Review: Freedom’s Light

Freedom's Light

 

 

 

 

Synopsis:

USA TODAY bestselling author Colleen Coble explores the mystery and the romance of the Revolutionary War.

A young lighthouse keeper must navigate the dangerous waters of revolution and one man’s obsession with her to find safe harbor with the sea captain she loves.

Hannah Thomas believes she’s escaped Galen Wright’s evil intentions by marrying an older lighthouse keeper. Seemingly safe in faraway Massachusetts, her world is upended when John is killed in one of the first battles of the Revolutionary War. Hannah is allowed to continue the difficult task of tending the twin lighthouses in John’s place, though she faces daily disapproval from John’s family. She thinks her loneliness will subside when her younger sister arrives, but she finds Lydia’s obsession with Galen only escalates the dangerous tides swirling around her.

A stormy night brings a shipwrecked sea captain to Hannah’s door, and though he is a Tory, her heart is as traitorous as the dark-eyed captain. Even though she discovers Birch Meredith isn’t the enemy he seemed at first, Hannah isn’t sure their love will ever see the light of freedom.

Rating: 5-stars

Review:

Freedom’s Light by Colleen Coble is an adventurous historical journey. Many risks are involved. Fighting from one danger, leads to another. Before Hannah realizes so is her heart. Physically and emotionally gripping, Freedom’s Light offers a peek into the revolutionary war and the life of women back then.

I was immediately drawn into the plot. A quickly escalating tale, with danger rising from every side. Safety seems to disappear once Hannah’s husband dies in the war. After that, she is busying trying to manage the lighthouses and her life. But with a creep after her, her sister’s crazy obsession, and her dead husband’s family giving her a hard time, it seems impossible. Then an unexpected stranger shows up, and whatever strength was holding up is coming undone. Despite the trouble and her own fears, Hannah still goes strong. It was difficult not to be impressed. Overall, I enjoyed reading this story.

Review: What Ales the Earl by Sally MacKenzie

What Ales the Earl (Widow's Brew, #1)

 

 

 

 

Synopsis:

Scandal does not define the “fallen” ladies of Puddledon Manor’s Benevolent Home. Instead, it’s a recipe for an intoxicating new future as the women combine their talents—to operate their own brewery and alehouse…

When Penelope Barnes arrived at the Home with her young daughter, she discovered a knack for horticulture—and for cultivating the hops needed to produce a superlative pint. She put her scandalous affair with Harry Graham firmly in the past, along with the wrenching pain she felt when he went off to war. After all, she’d always known a farmer’s daughter had no future with an earl’s son. Now she has the pleasant memory of their passion, and she has little Harriet, for whom she would do anything—even marry a boring country vicar.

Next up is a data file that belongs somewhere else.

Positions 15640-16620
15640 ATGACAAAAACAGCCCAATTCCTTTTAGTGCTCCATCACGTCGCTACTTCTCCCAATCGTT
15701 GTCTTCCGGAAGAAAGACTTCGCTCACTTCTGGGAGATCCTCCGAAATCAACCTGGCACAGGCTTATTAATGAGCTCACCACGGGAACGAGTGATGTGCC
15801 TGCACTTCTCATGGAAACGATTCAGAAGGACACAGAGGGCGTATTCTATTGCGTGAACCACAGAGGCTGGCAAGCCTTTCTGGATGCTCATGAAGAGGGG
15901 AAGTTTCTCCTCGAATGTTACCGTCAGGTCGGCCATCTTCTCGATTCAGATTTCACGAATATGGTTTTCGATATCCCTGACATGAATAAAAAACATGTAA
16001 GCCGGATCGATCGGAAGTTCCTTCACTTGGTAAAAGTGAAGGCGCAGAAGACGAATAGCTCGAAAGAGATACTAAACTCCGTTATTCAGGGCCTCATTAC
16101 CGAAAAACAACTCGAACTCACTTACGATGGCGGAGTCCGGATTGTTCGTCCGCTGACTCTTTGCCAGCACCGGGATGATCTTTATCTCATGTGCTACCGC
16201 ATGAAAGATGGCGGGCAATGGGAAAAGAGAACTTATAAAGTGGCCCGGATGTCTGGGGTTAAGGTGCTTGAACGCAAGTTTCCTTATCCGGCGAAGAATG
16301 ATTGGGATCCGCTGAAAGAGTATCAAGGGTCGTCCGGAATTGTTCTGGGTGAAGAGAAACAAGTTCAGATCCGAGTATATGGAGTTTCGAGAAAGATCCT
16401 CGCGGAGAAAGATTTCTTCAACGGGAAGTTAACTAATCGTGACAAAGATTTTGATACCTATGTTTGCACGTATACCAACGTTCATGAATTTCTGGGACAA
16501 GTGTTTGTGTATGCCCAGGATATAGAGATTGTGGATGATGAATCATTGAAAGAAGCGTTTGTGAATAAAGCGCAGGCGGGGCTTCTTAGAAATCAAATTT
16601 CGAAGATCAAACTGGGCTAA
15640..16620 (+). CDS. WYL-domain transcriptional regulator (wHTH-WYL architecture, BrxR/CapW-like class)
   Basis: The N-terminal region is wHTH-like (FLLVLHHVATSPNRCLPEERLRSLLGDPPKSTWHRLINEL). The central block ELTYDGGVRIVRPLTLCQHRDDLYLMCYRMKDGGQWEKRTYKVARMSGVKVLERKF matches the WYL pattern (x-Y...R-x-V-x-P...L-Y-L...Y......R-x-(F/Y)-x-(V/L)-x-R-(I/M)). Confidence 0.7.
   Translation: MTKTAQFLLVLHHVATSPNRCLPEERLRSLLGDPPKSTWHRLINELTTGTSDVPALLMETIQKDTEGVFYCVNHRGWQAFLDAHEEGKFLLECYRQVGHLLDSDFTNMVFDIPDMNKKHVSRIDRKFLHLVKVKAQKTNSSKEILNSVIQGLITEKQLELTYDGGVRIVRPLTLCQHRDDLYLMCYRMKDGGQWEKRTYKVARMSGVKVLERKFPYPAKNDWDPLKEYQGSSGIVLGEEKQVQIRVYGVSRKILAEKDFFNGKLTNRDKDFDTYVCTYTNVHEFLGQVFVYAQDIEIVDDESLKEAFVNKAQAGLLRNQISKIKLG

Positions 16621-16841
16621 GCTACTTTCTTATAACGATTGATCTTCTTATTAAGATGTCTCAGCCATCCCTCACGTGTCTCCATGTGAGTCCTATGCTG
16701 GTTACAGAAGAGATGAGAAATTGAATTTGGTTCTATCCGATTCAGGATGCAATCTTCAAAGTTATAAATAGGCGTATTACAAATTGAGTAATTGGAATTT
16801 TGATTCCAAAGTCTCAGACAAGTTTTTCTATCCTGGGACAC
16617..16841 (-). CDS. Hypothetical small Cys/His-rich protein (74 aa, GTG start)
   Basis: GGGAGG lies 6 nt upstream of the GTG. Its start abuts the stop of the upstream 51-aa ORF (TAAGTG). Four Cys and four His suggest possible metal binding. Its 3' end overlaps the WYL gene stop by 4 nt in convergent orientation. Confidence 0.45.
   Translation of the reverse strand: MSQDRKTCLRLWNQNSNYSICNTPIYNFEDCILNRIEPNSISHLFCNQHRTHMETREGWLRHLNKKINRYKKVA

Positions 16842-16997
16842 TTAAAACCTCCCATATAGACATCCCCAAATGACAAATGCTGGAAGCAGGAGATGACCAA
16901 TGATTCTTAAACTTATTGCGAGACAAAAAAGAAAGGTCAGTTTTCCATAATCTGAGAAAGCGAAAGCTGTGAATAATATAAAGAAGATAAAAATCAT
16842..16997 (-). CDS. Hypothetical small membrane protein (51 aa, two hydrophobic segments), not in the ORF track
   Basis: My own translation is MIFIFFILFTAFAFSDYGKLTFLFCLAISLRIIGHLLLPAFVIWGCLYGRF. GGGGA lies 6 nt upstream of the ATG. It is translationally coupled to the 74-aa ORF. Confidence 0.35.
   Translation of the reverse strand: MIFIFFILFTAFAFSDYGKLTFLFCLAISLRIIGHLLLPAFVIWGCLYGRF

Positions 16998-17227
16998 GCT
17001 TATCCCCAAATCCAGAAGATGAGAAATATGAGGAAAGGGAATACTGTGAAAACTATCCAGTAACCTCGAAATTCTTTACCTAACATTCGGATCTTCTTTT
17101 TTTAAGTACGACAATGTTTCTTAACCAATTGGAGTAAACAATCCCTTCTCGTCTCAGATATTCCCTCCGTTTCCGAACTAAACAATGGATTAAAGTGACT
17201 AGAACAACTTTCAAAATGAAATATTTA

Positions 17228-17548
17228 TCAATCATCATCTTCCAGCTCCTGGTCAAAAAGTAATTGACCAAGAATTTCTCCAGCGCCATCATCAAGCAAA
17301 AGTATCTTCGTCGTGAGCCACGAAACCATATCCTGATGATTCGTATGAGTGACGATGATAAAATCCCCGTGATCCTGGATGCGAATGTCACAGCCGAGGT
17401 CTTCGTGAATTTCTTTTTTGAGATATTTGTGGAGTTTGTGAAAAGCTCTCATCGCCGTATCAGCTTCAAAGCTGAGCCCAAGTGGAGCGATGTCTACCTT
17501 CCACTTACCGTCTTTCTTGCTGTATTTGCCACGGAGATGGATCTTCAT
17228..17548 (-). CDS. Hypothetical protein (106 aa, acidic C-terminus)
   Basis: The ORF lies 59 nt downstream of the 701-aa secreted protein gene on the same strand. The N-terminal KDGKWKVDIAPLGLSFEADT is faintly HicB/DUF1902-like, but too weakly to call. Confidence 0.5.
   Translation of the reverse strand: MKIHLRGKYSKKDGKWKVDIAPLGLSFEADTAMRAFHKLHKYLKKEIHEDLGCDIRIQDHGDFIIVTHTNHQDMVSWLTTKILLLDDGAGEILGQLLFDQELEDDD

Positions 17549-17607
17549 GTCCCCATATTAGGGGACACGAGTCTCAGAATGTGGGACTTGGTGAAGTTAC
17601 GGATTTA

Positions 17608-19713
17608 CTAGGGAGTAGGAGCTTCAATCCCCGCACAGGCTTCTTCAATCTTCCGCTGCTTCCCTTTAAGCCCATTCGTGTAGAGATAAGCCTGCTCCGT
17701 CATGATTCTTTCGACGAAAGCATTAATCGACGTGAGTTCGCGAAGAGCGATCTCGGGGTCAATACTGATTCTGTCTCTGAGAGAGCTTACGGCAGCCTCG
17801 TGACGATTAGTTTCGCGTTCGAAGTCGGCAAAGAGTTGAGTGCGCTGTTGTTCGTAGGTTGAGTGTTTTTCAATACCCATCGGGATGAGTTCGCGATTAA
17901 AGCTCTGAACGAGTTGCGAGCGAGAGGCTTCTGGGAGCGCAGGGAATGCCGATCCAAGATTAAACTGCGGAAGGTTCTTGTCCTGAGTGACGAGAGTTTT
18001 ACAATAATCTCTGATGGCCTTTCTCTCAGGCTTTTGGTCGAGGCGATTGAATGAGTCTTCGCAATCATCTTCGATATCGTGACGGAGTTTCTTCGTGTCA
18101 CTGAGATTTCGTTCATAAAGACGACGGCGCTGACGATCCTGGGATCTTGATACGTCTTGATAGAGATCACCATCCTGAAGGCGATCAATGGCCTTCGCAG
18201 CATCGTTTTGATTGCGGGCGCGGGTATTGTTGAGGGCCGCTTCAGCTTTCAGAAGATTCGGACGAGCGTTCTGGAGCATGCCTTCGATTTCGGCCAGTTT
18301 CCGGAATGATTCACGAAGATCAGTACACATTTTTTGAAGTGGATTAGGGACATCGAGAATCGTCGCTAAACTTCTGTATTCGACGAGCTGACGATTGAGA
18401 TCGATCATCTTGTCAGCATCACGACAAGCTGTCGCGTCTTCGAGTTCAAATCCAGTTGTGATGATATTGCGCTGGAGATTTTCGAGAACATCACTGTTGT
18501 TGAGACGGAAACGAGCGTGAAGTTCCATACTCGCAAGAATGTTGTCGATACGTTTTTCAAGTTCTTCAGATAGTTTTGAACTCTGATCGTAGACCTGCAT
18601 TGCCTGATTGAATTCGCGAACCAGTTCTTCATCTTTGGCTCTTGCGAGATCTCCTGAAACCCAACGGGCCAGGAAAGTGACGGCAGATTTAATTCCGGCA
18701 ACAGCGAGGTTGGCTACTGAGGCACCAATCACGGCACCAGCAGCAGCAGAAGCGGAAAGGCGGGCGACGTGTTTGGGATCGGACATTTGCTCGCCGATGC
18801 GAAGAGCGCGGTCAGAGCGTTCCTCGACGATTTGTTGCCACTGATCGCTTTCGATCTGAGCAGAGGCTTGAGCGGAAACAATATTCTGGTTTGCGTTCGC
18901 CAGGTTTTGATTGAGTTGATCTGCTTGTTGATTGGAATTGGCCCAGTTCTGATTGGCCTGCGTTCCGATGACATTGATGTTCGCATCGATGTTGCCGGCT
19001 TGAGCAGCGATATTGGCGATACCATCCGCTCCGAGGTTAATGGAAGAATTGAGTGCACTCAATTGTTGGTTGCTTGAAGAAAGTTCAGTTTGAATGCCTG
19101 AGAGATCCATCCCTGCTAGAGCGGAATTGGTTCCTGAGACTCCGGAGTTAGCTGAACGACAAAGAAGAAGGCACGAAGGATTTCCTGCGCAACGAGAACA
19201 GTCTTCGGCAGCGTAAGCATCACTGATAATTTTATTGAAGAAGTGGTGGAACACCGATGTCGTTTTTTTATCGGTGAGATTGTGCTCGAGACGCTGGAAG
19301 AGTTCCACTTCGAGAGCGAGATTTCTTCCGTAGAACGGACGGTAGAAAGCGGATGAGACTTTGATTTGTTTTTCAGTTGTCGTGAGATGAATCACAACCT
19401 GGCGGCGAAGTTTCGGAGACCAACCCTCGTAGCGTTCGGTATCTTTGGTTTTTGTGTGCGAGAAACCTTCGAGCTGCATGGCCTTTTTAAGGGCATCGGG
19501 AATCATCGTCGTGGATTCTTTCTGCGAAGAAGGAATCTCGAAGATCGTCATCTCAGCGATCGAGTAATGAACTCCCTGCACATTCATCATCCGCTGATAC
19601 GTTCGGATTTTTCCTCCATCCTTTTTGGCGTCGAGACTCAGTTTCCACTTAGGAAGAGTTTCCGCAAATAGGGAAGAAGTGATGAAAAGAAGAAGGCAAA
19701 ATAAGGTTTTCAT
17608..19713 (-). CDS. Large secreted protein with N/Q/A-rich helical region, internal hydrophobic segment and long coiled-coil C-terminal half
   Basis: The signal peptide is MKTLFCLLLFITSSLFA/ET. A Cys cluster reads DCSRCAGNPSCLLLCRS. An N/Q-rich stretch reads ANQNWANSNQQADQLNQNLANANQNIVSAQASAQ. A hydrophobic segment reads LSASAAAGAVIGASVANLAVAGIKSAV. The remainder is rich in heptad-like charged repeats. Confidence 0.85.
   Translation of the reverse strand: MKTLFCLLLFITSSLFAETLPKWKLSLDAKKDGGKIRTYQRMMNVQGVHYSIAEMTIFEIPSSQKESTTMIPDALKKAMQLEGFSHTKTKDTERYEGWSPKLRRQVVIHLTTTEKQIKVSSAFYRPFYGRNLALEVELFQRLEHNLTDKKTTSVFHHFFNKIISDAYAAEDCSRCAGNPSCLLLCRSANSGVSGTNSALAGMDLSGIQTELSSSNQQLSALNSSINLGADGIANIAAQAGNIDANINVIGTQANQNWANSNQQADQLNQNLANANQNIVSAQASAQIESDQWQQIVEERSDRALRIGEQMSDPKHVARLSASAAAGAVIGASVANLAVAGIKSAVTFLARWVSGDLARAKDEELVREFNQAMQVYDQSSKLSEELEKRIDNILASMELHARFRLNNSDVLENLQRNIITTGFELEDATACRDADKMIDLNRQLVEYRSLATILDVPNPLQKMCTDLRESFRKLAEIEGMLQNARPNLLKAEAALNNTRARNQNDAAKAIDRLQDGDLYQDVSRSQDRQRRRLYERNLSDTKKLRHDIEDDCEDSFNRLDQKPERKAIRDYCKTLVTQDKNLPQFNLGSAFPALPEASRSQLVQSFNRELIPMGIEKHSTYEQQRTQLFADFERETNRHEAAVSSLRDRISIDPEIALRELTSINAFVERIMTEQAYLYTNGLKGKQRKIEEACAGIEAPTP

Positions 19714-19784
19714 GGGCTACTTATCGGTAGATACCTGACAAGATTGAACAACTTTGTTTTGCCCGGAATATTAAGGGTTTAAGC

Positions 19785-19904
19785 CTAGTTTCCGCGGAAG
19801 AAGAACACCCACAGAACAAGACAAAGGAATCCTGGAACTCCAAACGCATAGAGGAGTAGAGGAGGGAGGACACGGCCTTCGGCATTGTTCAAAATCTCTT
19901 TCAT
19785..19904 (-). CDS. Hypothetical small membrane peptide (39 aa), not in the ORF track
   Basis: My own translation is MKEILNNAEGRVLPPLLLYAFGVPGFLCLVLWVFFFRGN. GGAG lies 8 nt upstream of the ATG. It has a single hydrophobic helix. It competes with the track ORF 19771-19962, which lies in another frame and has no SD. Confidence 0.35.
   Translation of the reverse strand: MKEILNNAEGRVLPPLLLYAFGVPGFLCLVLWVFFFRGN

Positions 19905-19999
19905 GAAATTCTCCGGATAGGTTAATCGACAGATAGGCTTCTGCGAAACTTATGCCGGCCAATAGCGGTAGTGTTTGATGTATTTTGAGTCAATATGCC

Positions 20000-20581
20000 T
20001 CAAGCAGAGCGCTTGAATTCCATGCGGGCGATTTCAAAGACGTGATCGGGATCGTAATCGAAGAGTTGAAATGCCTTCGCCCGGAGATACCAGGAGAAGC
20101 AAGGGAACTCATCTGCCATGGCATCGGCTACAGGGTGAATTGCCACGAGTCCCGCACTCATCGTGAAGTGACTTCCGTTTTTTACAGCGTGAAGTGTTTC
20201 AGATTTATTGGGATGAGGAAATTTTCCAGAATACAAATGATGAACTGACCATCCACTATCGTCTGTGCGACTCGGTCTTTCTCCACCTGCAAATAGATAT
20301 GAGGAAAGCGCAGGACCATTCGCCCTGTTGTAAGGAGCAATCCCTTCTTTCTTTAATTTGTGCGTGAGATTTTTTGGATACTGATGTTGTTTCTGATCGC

Harry went off to fight for the Crown, unaware that his delightful interlude with his childhood friend had permanent consequences. Now he’s back in England, catapulted into the title by his brother’s untimely death. He sorely misses his former life of unfettered adventure, so when he has reason to explore Little Puddleton, he jumps at the chance. But what he finds there is something—and someone—he never knew he’d lost, and a once forbidden love whose time has come, if only he can persuade Pen he’s home to stay.

Rating: 5-stars

Review:

What Ales the Earl by Sally MacKenzie is an interesting twist for a historical romance tale. I never once heard of a young lady creating and maintaining her own brewery. Yet that’s exactly what happens here. A farmer’s daughter fell in love with an Earl’s son. They had shared one romantic moment together before he left for war. But what he left behind was more than just the woman who consumes his thoughts…a surprise awaits him. Harry’s mother wants her son to marry and settle down asap. But Harry is experiencing seconds thought to that marriage promise. The lady is he supposed to marry, talks nonstop. A beauty that she is…but not very good company.

While Harry struggles with his new responsibilities, Pen struggles with her own problems. Pen still loves Harry. But she knows deep that a tenant like could not marry an Earl. Harry is above her station. Accepting that, Pen tries to move forward. Marriage to the vicarage is her option. However, her daughter dismisses that notion. She wants her father and mother to marry…but can a union from opposites classes happen? Or will that only tear down the world she has fought to build up for her herself and her daughter?

What Ales the Earl is entertaining, fresh, and full of good humor. I loved the intensity of the character’s situations. It made for a fun read.  I got to explore rules of society and rules of the heart. When mixed it created a heedy and complicated mixture. One that was worth reading.

 

Review: The Torch Betrayal by Glenn Dyer

The Torch Betrayal (Conor Thorn)

 

 

 

 

Synopsis:

A disgraced agent. A missing battle plan. Will he find redemption or damage the Allies beyond repair?